The Pandemic Should Have Led To Revisiting Our Priorities
The COVID 19 has exposed our lack of collective decision-making ability. Far too many people were adamant on not following the government’s SOPs to save themselves from the virus. And at times it seems the authorities were willingly collaborating to spread the virus in the country. Mosques were opened. The country witnessed a surge in the pandemic after Eid-shopping. The malls and shops were opened before Eid on the directions of the Supreme Court. Meanwhile a turf war raged between the federal government and Sindh government; each accusing each other for their lukewarm efforts to face the epidemic.
These experiences of a lack of governance have been very instructive about the rulers’ capacity to rule the country. And now, hands are up: the people are left on their own, the government is busy manipulating data on COVID 19 affectees.
Let us examine a few instances of this abdication of the role of governance.
The parliament of Pakistan was the only forum to address this grievous blow to the country that has halted economic activities in the world. But the parliament turned out to be a mere debating club and the role of the speaker is just to announce the names. Is our parliament performing its four main functions as carried out in other democracies of the world? Let the reader judge.
The speaker of the National Assembly provides a floor to treasury benches for rebuttal of questions raised by the opposition – instead of inviting ministers to answer the questions of the opposition by offering the policy statements of the government. That shows the government lacks policies to implement. In the past, the current parliament has witnessed its minister for parliamentary affairs reading quotes from the Quaid -e-Azam M. A. Jinnah when asked about the policy of the government on the issues brought by the opposition to the parliament.
The Economy and Industrial Growth
The economy of the country is continuing its nosedive from 5.5% growth rate to -0.2 % which is the lowest depth in the history of the country. Unfortunately, in the past, we didn’t have policies for industrial growth to boost the employment rate and standard of living of our population. A study (Ajmair, 2017) shows that the industrial growth rate was zero to below zero in the years 1972, 1997, 2009 and 2013. Growth rate in the industrial sector was more than 15% in the years 1960, 1970 and 2004 and otherwise was between 0 and 15%. “From the linear trend we can conclude that growth of the industrial sector is moving forward with decreasing trends.” The study suggests further that the contribution of the industrial sector in exports is decreasing with the passage of time.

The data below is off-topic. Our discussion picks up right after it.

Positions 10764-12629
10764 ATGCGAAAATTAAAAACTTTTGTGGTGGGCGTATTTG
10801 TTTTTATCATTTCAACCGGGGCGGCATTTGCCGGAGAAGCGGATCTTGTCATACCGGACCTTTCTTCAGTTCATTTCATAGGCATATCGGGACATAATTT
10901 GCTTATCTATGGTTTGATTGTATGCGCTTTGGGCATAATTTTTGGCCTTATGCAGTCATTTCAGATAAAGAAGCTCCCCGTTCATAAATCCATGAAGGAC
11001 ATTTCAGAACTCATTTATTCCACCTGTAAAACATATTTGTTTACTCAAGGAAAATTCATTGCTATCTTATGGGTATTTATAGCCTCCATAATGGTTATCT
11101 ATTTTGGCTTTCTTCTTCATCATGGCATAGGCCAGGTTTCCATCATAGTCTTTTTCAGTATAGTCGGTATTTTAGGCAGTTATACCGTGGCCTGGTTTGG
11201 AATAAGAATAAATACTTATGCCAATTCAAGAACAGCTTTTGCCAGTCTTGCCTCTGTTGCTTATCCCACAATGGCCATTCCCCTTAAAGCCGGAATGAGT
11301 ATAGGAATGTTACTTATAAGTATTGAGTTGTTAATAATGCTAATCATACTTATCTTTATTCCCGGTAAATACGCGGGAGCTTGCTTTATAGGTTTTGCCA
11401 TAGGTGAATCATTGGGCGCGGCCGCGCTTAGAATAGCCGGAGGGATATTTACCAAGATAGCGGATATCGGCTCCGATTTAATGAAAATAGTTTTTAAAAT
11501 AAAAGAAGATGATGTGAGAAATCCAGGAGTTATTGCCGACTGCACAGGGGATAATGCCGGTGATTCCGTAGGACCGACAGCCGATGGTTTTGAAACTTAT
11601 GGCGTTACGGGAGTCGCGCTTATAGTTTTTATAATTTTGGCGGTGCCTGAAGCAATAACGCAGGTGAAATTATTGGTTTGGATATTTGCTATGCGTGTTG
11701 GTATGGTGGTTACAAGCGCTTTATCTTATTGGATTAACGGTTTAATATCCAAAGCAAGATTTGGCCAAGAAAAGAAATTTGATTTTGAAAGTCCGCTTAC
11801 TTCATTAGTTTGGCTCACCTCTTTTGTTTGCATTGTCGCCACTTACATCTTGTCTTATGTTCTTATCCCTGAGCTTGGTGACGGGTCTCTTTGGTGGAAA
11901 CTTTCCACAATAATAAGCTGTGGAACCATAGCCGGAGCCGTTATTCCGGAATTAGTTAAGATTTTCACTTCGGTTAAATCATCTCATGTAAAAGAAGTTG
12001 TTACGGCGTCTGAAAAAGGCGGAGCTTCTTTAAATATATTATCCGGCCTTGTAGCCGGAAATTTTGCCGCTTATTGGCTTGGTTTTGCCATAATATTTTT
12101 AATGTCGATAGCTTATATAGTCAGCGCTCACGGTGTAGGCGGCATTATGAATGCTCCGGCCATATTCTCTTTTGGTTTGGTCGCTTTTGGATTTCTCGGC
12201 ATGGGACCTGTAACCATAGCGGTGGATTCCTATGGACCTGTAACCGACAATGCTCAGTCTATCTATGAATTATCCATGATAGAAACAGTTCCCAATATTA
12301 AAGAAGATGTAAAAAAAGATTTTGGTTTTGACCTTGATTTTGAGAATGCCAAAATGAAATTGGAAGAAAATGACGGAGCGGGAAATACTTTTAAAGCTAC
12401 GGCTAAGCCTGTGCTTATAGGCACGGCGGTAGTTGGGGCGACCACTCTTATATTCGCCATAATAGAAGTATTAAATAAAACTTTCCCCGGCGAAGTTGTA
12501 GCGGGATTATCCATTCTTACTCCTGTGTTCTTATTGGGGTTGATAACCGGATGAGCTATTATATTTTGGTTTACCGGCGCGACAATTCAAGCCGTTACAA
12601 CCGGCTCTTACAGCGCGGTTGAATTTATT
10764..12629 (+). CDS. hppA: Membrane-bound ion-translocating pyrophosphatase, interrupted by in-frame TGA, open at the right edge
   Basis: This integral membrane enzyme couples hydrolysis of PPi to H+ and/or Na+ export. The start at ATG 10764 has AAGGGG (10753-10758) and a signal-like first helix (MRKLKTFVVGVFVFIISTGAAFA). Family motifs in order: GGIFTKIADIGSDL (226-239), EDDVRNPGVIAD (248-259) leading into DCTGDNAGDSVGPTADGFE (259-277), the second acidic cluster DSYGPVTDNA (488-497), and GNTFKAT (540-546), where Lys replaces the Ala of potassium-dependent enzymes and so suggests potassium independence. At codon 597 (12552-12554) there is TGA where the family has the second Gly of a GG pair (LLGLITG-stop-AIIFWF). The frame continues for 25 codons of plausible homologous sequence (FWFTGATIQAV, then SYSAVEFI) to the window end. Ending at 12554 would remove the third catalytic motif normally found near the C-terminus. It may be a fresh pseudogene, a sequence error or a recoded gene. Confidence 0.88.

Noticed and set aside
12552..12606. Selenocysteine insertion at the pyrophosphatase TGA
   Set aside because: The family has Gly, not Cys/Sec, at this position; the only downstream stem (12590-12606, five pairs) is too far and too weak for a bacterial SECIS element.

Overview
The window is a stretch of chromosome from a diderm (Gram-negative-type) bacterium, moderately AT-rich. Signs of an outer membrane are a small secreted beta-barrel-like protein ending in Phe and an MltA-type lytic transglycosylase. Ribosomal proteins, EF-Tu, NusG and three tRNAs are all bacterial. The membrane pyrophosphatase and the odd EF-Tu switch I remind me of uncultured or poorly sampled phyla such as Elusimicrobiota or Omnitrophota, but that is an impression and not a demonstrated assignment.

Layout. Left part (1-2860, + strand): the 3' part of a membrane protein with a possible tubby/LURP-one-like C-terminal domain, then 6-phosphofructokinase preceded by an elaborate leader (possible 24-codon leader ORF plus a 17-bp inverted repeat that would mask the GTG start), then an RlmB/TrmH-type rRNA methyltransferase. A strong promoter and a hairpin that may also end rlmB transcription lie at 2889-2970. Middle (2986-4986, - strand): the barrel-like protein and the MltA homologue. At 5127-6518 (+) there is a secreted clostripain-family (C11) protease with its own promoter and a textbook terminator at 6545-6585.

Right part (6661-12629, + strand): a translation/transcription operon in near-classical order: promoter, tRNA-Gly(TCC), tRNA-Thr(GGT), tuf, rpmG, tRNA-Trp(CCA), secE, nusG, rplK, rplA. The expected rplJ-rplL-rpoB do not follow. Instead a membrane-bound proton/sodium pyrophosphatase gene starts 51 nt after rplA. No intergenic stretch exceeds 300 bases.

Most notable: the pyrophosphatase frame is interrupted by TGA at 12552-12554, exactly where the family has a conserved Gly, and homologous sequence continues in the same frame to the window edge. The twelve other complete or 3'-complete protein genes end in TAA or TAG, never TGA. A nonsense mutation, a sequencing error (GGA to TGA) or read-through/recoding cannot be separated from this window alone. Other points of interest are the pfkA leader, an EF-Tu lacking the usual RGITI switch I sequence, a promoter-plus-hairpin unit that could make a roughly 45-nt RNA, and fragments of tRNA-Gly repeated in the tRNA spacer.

The other major factor in a developing country like Pakistan remains the remittances; the money that economic migrants, poor otherwise, send back to their country. The remittances have a strong “and statisticacally significant impact on poverty reduction” in the country. The government of Pakistan, in 2009, initiated a proposed National Emigration Policy to assess the policy compliance with the rights and concerns of emigrants and their family members. A study was conduct under a policy paper series in 2010 to suggest important measures to be taken to address the issues of the economic migrants of the country and to take measures to improve the quality of labour keeping in view the demands of the hosting countries. The proposals for the National Emigration Policy were never followed up and it remained closed in the files till today.